So what should compliance and ethics professionals consider when globalizing their codes of ethics? Companies will need to show sensitivity and open mindedness in the application of values and principles to specific cultural practices. For example, most western companies with “no cash gifts” policies regularly provide small “cash gifts” to service personnel in hospitality situations. That these are viewed not as “gifts” but as “tips” is really a minor distinction. Tipping is simply an ingrained cultural practice in parts of the West and therefore deemed acceptable. Perhaps viewing the small amounts of cash exchanged in red envelopes during the Chinese New Year as an annual tip instead of a cash gift maintains the company’s core commitment not to bribe in order to retain business while respecting an important cultural tradition throughout much of Asia.
Naming the Code of Ethics
A code document may be referred to by many different names, e.g. the Code of Ethics, the Code of Conduct, Our Company’s Business Practices, The Way We Work, etc. Whatever its title, the code document is intended to provide guidance to employees regarding how the company wants them to behave and conduct business on its behalf. It is of course worth the ethics office working closely with the company’s communications professionals when considering effective style, messaging and dissemination channels for different geographies.
It is important to consider carefully the title of a code before adopting it for use. Calling the document Our Company’s Compliance Code fails to convey the concept of ethical behavior as being about choice and judgment, and as a result, it is perceived as a set of rules, which in some countries is not as compelling as the concept of corporate values. In the multinational context, a name such as Our Ethics Manual is problematic because the term “ethics” is extremely difficult to translate, often having moralistic connotations.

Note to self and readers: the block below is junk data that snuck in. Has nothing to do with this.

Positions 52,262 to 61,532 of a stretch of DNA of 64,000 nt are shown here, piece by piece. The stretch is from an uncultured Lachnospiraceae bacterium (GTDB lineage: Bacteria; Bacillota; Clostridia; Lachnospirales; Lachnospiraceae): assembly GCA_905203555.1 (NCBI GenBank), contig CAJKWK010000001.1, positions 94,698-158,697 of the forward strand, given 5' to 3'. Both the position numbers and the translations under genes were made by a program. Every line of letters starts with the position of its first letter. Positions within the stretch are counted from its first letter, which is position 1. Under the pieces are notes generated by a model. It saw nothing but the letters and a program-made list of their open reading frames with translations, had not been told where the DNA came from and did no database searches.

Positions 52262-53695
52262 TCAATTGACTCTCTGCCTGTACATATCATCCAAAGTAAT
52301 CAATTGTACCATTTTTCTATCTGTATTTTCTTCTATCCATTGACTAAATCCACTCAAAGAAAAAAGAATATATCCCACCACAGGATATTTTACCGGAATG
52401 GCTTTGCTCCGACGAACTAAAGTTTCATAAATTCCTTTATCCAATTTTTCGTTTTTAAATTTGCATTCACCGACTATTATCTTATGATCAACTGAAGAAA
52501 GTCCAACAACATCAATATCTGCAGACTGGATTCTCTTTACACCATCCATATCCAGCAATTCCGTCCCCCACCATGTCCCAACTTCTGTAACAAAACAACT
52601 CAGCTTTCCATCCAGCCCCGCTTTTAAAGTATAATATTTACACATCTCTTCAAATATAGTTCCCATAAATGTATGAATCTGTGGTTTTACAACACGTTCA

When selecting a title for a code, it can be helpful to think in terms of the overall message or purpose the document serves. For example, Conducting Our Business Responsibly conveys the document’s intent and successfully avoids terms and concepts that might present difficulties in translation.
Upon drafting global principles and commitments, a growing number of companies enable regions to expand or adapt the basic code, so as to take account of local customs where they do not pose an integrity risk. Some introduce variations to the actual code document itself, though not to the values or minimum expected standards, by providing information and examples that are more accessible, relevant and comprehensible to the employees who will be using them. Such changes should be in explanation and application only.
Regional variations might include:
More regionally appropriate “questions and answers”
Concrete examples directly related to cultural concerns
Additional information in support of specific challenging issue areas
Local business ethics support channels.
Regional variations and supplements will actually increase consistency of application because employees—on a global scale—will better comprehend how the standards interact with their work place and social cultures. Additionally, they are important in helping to ensure that employees know how to conduct business in a manner that respects local practices while not contravening the company’s core values and minimum standards. Finally, the variations demonstrate to the employees that the organization is culturally sensitive.